Indianapolis-based beverage distributor plans to merge with Republic National Distributing Co. to fend off out-of-state heavyweight.
Microbreweries could sell beer for takeout on Sundays under a bill endorsed by a Senate committee Wednesday.
National Wine & Spirits Inc. suffered a staggering reversal of fortune when the Indiana Alcohol and Tobacco Commission
ruled Nov. 5 that Southern Wine
& Spirits of America Inc. could distribute here.
An Indiana legislative committee recommends carryout sales of alcohol remain banned on Sundays, and liquor stores stay the
only place to buy cold beer.
Supporters and foes of repealing Indiana’s ban on Sunday take-out alcohol sales made their cases before a group of lawmakers yesterday in a preview of what could be a divisive debate in the next legislative session.
Supporters and foes of repealing Indiana’s ban on Sunday take-out alcohol sales plan to make their case before a group of
Sunday is the second-busiest grocery-shopping day of the week in Indiana, but there’s one product Hoosiers aren’t
allowed to put in their shopping carts that day even though it’s perfectly legal the rest of the week. That’s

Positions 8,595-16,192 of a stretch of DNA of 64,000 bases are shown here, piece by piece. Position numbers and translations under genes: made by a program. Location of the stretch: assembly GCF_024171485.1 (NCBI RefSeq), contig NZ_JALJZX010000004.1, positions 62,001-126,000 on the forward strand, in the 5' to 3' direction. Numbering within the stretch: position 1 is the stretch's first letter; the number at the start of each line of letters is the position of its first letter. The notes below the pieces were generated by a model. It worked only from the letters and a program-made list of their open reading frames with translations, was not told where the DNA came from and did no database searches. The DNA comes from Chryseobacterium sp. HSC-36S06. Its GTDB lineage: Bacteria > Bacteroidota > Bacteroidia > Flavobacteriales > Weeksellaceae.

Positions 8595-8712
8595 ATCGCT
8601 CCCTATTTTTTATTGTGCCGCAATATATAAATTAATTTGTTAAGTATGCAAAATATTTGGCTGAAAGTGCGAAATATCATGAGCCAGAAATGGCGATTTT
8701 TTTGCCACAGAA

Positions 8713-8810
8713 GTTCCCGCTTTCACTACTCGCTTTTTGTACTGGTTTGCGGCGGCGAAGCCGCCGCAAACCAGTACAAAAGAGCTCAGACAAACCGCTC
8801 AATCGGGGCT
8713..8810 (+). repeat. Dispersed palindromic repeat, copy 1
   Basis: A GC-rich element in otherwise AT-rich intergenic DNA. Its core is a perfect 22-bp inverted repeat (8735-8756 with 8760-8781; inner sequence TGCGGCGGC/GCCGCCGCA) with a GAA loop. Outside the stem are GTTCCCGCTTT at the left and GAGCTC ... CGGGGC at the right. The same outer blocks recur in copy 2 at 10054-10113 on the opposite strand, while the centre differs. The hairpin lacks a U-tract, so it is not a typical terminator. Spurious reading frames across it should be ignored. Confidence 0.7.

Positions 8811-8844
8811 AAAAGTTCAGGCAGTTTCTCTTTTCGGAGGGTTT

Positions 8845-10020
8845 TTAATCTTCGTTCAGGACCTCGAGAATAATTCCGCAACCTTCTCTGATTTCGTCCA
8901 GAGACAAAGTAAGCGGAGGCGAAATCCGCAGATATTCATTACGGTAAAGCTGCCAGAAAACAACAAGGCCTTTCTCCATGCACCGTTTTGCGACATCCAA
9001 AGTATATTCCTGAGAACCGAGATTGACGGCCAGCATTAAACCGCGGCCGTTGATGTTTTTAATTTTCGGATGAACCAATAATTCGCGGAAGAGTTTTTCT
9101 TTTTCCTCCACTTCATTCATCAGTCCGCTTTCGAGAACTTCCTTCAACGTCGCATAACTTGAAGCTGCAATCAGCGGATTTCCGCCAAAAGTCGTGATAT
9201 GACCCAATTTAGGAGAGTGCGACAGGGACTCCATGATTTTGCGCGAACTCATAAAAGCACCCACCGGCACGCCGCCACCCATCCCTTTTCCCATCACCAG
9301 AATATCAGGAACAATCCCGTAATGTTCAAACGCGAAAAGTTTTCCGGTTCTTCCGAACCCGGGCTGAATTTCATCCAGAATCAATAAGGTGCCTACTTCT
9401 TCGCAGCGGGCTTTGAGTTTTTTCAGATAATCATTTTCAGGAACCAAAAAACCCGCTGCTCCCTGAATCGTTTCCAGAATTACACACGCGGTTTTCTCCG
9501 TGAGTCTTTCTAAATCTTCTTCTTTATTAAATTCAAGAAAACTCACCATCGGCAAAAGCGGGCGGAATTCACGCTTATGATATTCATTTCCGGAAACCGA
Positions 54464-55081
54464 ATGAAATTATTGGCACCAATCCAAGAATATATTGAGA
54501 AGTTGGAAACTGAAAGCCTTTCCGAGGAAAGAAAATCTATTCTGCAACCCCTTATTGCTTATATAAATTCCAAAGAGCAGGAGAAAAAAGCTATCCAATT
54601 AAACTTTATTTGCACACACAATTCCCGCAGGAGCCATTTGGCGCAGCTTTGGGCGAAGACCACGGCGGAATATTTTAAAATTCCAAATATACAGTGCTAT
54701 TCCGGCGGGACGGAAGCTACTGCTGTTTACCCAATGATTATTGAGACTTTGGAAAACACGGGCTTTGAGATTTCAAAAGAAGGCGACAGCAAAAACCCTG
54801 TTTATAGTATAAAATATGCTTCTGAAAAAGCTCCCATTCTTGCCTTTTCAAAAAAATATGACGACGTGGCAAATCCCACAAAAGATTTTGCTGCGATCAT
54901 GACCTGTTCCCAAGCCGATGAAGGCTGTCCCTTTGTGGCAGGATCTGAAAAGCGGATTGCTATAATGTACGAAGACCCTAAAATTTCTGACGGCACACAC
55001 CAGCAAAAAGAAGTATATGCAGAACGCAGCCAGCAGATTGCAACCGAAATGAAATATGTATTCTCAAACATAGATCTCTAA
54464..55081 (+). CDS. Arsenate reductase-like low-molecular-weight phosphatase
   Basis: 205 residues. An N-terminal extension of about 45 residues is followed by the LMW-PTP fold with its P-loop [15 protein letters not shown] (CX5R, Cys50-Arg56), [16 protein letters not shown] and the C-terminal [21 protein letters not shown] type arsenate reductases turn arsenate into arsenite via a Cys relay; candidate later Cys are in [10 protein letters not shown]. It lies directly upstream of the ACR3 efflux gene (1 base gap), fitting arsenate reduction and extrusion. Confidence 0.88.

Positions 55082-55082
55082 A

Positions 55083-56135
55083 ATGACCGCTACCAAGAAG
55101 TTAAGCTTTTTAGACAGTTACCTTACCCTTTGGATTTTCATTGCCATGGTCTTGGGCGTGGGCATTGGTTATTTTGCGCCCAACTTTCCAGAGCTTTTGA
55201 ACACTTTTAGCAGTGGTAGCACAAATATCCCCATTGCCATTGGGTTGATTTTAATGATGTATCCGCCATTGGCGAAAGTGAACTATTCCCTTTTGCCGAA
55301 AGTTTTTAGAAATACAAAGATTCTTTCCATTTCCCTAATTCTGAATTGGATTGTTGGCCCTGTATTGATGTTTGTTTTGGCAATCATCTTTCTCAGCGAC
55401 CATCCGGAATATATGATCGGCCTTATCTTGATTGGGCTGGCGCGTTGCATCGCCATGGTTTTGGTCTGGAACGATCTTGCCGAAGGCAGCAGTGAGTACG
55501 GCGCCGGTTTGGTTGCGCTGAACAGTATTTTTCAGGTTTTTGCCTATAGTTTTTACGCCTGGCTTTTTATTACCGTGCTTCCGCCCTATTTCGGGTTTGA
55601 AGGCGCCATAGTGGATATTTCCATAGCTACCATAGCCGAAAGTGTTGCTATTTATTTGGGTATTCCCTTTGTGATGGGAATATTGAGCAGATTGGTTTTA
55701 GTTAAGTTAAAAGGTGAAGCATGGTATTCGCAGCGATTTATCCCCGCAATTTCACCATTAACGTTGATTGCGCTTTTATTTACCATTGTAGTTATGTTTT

because an archaic blue law prohibits carryout liquor sales on Sundays.
By preserving residency as a condition to distribute booze, our Legislature is protecting Indiana’s existing liquor distributors, many of whom do business in neighboring states like Illinois and Michigan. This antiquated standard is anti-competitive and ultimately means higher prices and reduced selection for Indiana residents.
Since January, Heartland Distillers has turned out several small batches of its first signature spirit—Indiana Vodka—available at about 300 area retailers.
When Mr. G’s Liquor opened in 1977, the wines du jour were Madera and Blue Nun. Bartels & Jaymes wine coolers were all the
rage, and few of us had heard of craft beer. Today, Mr. G’s is in its third location, where a 36-foot wall of whiskeys, vodkas
and gins is rivaled only by the kiosks fully laden with local, domestic and imported wines and beers chilling in coolers.
It’s time for Indiana to get rid of a law that limits liquor distribution to in-state companies.